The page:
• Total conversion to Black plastics
• Refinish all interior parts, switches etc
• Grey carpet
• Electric windows
• Central locking
• Sound system
• 2 x Velo GPT1 seats
• Retrimmed back seat to match Velo
• White Cluster and GLE gauge pod
• Sound and heat insulation improvements
• Steering wheel
• New seat belts
This is how it was:
The Dash, Glovebox, Rear shelf and speaker spacers were 'flocked' in BLACK :-)
I used the original rear shelf and reinforced it with MDF:
Letting Sikaflex dry overnight:
Filled and sanded:
The door trims and hardware are now 164E courtesy of @Angus242164 who supplied me some nice Orange door trims and inner handles etc which I recoloured into Black.
These style of door trims use screws to help retain the upper portion which I'm not a huge fan of, so I used Christmas tree clips instead:
The main reason for switching door panels is I could fit some 3 way splits with decent woofers into a decent location unlike the 240. The window winder hole is covered by mid and tweeter:
Crossovers are mounted under the seats:
Needed to come up with a fascia for a standard single DIN and Volvo does not make that easy! Ended up cutting the middle out of this later 80's fascia and then making some alloy brackets in the centre control panel which were then Sikaflexed together, very strong and looks okay:
Fabricated some steel seat brackets using Velo Brackets as a base, then had then powder coated. The seat belts are Australian made by APV and off the shelf for a 240. The part number includes these fixed webbing style buckles:
I wanted the dash lights to be better all round. The candle power dash makes any car feel weak. Converted everything to LED, including the cluster using generic style lamp base:
Plastic parts. All the door handle parts are from US and genuine Black. Some other parts were sprayed using VHT vinyl spray after being washed with hot soapy water, wax and grease remover then heated up. I've found here and in the past that doing in this way and spraying very thin coats is very durable and hard to scratch off.
Thanks to @dmc for letting me raid his 265 for it's electric window parts. I used everything, including the wiring and made a custom console harness using the drivers master switch harness. Then used a later model console and modified the upper and lower areas for window switches. It's an okay way to use manual window door trims and simplify wiring. Front switches next to hand brake lever are narrow pre 85ish switches and the rear switches up top are later 240/740/850 style switches.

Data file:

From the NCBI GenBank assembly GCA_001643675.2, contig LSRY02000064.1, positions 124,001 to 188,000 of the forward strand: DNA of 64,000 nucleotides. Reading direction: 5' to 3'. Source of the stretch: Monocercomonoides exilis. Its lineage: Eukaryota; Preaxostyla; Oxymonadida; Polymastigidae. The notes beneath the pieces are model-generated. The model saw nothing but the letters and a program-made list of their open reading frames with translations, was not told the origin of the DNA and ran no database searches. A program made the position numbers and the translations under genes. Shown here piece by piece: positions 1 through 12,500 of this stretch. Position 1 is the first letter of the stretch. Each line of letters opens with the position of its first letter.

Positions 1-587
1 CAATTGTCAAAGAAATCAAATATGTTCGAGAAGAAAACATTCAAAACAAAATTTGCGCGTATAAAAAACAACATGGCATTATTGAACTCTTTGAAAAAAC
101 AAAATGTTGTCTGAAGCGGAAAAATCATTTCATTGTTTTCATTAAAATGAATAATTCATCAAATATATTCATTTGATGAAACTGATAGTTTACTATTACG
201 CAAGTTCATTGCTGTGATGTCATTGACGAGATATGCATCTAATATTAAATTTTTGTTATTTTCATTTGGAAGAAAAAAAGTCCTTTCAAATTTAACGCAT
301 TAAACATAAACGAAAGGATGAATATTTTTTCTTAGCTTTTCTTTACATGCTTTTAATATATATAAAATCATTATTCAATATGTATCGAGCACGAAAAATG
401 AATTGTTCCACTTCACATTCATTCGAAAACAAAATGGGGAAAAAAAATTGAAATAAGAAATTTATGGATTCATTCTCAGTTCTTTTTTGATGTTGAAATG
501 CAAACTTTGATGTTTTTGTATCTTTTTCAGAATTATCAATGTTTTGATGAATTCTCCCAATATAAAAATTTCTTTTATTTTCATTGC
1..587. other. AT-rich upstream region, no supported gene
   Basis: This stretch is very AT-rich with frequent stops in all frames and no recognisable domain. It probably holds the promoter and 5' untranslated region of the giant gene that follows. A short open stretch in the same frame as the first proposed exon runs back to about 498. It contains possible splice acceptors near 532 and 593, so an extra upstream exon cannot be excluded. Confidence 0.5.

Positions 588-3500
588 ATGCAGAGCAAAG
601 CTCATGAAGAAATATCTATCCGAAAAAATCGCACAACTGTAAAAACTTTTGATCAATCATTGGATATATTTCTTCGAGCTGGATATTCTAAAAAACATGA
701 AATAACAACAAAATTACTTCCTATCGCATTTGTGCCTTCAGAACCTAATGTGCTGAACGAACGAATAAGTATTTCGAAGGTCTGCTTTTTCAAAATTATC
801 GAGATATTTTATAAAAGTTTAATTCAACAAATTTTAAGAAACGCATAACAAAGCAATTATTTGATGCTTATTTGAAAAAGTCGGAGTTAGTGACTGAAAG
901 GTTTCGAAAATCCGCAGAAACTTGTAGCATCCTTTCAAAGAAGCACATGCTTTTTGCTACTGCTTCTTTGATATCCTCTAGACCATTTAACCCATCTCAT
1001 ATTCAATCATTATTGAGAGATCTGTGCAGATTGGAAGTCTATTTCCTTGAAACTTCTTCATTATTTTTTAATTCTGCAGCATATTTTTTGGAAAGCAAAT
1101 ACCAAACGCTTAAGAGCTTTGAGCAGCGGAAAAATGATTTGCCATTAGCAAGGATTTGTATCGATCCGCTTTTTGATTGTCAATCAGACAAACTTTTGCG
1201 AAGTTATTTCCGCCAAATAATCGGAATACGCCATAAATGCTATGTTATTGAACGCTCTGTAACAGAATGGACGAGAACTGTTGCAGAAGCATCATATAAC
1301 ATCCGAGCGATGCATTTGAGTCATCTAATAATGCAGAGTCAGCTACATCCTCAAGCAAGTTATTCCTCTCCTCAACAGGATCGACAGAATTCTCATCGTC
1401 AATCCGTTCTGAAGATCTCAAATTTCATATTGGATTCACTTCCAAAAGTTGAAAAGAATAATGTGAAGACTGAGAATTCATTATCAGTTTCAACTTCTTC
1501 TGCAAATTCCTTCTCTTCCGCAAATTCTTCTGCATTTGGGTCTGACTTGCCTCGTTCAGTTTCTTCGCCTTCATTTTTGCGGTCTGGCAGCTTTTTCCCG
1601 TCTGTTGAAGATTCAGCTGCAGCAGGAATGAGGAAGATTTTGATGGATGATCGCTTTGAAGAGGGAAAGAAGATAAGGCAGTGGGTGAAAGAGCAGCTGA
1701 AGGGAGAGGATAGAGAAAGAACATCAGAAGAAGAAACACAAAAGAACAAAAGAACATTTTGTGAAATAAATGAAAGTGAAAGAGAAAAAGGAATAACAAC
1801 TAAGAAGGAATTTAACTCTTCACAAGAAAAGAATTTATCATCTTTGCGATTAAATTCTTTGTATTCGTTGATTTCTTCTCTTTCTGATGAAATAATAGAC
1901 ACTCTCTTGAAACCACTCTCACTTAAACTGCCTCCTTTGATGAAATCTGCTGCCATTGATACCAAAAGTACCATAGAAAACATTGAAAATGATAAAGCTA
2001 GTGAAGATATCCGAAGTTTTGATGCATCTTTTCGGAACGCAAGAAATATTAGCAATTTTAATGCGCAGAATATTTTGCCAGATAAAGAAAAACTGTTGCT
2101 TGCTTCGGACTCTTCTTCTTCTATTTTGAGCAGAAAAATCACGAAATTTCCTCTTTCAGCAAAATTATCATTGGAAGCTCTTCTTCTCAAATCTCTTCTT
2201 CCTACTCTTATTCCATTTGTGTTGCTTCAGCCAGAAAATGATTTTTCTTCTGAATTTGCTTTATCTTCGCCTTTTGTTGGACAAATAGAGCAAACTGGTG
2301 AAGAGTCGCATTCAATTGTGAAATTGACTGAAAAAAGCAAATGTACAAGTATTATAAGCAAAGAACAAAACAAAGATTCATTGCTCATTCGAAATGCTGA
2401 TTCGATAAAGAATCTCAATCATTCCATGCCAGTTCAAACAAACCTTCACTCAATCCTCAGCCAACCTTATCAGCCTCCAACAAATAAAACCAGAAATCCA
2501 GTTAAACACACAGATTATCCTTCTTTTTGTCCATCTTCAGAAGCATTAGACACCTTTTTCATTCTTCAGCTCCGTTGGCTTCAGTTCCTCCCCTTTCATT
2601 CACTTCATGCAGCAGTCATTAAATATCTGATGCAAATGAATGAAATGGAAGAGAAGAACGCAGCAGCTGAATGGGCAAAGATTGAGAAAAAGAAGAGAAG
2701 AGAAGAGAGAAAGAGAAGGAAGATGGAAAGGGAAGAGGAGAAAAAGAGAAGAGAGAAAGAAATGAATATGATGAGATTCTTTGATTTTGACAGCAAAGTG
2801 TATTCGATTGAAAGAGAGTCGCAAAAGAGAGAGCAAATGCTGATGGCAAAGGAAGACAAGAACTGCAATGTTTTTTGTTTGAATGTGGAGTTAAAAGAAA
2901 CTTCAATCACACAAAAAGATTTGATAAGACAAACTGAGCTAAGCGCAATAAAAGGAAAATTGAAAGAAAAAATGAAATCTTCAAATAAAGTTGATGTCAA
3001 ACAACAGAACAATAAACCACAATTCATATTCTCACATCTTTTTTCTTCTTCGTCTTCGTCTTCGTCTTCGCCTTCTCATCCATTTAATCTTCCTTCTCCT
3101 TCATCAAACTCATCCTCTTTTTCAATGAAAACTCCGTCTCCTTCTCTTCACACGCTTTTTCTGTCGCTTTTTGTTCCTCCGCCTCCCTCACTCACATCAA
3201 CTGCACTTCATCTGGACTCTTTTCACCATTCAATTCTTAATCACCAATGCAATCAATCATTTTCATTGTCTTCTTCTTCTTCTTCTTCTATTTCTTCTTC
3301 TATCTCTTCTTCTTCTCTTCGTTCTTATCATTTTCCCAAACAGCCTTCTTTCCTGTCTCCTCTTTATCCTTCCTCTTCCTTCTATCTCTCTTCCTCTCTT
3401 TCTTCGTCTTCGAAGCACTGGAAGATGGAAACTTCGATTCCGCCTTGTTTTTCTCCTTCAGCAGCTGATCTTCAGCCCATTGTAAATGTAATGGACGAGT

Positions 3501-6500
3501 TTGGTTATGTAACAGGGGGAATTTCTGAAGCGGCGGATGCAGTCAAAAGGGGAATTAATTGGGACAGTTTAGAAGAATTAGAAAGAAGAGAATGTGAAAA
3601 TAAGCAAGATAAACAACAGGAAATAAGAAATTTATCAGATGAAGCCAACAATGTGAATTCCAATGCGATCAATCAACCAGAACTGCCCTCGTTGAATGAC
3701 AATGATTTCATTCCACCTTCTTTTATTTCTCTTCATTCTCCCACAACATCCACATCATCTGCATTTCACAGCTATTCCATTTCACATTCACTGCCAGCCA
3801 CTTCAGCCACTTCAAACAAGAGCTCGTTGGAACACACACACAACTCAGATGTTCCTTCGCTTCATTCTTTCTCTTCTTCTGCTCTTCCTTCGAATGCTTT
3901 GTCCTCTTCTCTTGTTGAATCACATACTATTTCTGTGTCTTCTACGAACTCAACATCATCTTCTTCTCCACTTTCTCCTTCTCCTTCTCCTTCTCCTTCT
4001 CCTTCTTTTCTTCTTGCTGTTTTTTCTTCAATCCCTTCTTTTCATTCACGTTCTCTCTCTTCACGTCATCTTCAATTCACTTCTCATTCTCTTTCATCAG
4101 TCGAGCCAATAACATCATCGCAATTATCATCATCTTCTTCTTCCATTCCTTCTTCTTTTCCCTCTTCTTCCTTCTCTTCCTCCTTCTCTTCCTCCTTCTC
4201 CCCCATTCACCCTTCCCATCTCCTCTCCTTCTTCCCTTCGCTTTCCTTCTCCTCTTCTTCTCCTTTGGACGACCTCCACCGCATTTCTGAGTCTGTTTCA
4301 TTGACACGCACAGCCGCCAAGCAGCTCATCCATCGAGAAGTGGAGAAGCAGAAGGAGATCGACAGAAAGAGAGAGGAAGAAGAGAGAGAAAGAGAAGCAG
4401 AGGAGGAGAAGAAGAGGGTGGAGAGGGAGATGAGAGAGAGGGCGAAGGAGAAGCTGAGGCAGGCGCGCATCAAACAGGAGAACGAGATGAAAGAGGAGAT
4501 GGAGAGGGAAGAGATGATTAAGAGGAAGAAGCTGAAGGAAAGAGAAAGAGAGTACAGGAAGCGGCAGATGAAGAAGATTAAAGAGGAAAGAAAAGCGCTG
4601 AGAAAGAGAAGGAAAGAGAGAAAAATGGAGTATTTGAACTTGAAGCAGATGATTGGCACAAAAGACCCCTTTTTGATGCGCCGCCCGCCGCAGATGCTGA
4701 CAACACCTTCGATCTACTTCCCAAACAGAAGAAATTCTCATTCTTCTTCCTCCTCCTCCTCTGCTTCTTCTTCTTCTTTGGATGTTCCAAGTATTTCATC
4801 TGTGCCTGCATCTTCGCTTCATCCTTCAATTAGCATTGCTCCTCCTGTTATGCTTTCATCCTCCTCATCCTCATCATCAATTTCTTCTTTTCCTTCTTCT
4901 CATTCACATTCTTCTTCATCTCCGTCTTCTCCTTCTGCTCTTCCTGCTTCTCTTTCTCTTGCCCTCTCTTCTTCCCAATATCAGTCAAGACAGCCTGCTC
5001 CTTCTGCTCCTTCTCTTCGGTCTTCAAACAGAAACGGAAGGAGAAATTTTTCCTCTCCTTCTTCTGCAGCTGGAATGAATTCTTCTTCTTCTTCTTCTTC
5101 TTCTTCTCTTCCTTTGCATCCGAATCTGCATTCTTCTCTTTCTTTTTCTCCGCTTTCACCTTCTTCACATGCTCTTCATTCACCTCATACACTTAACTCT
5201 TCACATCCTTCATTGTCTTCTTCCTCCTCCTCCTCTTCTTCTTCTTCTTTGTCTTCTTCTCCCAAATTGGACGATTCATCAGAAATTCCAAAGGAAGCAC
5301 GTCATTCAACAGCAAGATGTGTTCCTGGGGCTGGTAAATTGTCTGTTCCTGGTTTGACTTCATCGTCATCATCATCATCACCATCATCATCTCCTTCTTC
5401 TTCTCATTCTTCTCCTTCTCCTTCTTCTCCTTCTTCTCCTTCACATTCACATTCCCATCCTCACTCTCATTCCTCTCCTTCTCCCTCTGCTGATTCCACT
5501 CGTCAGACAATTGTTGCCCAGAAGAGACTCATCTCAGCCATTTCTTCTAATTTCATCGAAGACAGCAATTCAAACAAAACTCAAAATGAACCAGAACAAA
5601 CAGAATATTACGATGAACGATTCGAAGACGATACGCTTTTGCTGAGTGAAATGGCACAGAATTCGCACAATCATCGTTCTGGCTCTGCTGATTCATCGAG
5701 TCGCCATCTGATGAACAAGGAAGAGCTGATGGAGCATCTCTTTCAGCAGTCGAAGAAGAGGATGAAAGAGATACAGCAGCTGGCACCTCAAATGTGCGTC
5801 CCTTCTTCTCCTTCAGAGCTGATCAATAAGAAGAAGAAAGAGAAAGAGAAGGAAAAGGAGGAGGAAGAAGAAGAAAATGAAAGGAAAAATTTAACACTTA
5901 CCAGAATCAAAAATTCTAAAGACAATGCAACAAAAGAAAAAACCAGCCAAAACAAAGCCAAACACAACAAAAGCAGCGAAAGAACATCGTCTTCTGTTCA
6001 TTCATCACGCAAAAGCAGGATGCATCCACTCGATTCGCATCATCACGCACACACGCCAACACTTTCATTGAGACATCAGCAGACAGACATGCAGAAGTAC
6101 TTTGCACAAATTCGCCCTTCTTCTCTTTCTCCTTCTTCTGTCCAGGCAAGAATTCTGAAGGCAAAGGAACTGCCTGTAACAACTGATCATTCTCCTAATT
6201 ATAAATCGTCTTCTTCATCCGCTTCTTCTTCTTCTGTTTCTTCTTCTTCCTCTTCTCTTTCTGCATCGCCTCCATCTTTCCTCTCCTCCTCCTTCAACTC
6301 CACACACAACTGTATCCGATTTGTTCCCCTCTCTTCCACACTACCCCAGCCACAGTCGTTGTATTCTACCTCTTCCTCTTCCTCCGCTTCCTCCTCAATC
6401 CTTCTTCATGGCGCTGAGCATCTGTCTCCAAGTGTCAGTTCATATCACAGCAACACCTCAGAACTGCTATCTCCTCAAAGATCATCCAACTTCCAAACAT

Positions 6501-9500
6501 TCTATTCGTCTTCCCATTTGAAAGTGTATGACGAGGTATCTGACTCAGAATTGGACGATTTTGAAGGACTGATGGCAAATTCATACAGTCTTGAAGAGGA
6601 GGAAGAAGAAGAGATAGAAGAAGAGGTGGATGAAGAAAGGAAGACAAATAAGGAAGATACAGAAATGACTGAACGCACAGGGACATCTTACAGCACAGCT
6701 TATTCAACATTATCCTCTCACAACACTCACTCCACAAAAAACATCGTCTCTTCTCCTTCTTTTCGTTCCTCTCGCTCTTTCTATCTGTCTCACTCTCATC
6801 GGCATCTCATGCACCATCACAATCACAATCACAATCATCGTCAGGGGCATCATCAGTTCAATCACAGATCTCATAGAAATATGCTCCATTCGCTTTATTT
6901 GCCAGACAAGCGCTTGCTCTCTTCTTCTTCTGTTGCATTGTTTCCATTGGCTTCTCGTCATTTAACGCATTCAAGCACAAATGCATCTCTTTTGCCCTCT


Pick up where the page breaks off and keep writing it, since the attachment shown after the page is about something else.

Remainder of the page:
More colouring. I actually bought a new mirror plastic trim piece from the US in Black and then painted it Black to match all the other Black:
I bought a used GLE gauge pod a while back then reworked some gauges and slotted in new ones, modified to D.Barton specs with some NOS decals (before he got shut down)
It's a time consuming job to pry apart each gauge and not ruin them:
It was a lot of work but having a matching dash setup and interior really helps make the car now, at least from the drivers point of view. Most onlookers just see 'old car':
Fitted a fair amount of new sound deadening where I could and tried to improve some areas where Volvo cheaped out:
Fitted this internal shifter boot from a late 90's Toyota Surf. Fit's great:
It then has another boot over top of that, then the main shifter boot bracket and then the shifter boot over top of all that! (on top of the carpet) It's much quieter now.
The B-Pillar factory sound deadening behind the plastic trims was masking tape :-), ended up making and gluing these plugs into place. Maybe no difference but in my mind:
Made an ABS enclosure for the washer bottle and some of the electrics on the front passenger side too, seals it off nicely:
Have been super happy with the suspension setup, now settled to a nice height. Will post an update on the front setup shortly:
I'd like to share my story with you all.
Just under 5 years ago I bought my first volvo 360, it was red and Immaculate car inside and out. Owned by the same family its whole life and was well cared for but needed a bit of TLC to get her running right. I spent the time and money to get her up to code with basic maintenance and she was running beautifully.
In October of 2014 I took the little red rocket out for a drive and when coming back home, a young lady distracted by her phone ran a red light, T-boned me and ended up writing off both the car and myself. I ran two businesses at the time, a landscaping and gardening business and a tree services business (arborist), which I had been running for 4 years. The back of the 360 was trashed and so was mine. I ended up with permanent nerve damage in my spine which resulted in me having to live with chronic back pain to this day, making the simplest of daily tasks absolute agony.